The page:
photo by Charles C. Ebbets
Corbis, the owners of the only surviving negative of the ‘Lunch Atop a Skyscraper’ picture celebrating its 80th anniversary check whether they have the original.
Lunch Atop a Skyscraper, one of the most recognisable photographs of the 20th century, celebrates its 80th anniversary today.
The image depicts 11 construction workers casually enjoying lunch while perched on a girder 69 floors above the streets of Manhattan.
The world-famous black-and-white photograph was taken during the construction of the RCA Building (later renamed the GE Building in 1986), which forms part of the Rockefeller Centre. Captured by photographer Charles C. Ebbets, the image first appeared in the New York Herald Tribune on October 2, 1932 and has grown in popularity ever since.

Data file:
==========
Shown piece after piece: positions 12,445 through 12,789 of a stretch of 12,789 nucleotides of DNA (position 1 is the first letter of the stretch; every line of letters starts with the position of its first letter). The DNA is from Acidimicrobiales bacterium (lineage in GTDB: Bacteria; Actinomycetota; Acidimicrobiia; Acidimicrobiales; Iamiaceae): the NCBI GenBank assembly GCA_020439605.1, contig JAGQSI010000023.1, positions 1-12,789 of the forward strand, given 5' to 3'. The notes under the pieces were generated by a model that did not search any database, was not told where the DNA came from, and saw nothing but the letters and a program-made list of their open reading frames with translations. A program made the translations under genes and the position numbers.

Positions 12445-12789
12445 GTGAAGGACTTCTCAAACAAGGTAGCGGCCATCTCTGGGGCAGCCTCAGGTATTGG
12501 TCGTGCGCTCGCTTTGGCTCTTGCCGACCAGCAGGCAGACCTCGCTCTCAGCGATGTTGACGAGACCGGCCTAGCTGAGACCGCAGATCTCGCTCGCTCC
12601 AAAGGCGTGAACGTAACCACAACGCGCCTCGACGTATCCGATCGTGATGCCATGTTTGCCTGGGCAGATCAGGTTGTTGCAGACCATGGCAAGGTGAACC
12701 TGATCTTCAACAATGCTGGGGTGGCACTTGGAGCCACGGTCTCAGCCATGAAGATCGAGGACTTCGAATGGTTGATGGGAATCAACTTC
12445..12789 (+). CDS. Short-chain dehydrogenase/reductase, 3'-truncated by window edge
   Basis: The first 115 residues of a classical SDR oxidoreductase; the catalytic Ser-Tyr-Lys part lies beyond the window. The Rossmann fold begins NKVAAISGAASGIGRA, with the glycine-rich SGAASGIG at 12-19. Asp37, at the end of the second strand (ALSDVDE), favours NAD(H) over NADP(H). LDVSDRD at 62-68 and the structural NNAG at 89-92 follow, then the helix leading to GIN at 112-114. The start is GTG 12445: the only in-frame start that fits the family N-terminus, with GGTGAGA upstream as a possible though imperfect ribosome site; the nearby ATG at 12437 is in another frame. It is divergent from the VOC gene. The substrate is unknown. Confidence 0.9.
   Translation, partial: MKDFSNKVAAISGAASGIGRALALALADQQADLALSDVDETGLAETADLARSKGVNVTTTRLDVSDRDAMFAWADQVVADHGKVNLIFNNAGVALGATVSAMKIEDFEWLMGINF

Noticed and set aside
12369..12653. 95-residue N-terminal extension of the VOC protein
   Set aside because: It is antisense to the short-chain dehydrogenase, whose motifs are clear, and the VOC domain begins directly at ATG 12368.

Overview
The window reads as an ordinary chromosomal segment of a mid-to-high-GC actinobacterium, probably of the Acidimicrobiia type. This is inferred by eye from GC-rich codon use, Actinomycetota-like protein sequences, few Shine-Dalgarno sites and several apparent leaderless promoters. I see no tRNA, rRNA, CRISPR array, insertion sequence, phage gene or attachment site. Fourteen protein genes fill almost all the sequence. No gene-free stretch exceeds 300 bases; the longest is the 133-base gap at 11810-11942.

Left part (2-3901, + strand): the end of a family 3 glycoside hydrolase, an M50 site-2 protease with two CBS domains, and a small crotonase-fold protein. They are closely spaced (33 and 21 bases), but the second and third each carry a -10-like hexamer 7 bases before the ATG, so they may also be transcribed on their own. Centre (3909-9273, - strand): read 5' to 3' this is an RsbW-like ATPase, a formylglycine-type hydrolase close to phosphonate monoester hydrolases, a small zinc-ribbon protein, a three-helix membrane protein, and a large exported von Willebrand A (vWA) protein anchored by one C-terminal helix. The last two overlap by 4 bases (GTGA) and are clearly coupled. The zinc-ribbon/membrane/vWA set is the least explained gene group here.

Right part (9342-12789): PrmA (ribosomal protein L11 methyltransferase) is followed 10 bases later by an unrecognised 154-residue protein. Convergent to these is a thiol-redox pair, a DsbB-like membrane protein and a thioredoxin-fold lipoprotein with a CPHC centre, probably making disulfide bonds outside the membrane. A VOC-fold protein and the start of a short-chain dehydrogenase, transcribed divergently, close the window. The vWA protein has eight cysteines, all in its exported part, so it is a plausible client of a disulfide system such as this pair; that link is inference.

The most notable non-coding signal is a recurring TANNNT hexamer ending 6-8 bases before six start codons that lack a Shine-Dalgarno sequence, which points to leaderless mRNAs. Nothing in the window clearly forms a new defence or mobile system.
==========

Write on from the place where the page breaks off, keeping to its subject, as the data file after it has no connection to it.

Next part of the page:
The picture agency Corbis stores the glass negative in a special underground bunker called Iron Mountain in Pennsylvania, 300 miles west of New York.
Despite its fragile state (it was shattered into even smaller pieces in 1996) , Corbis’ director of historical photography, Ken Johnston, checks whether the agency holds the original negative or a copy.
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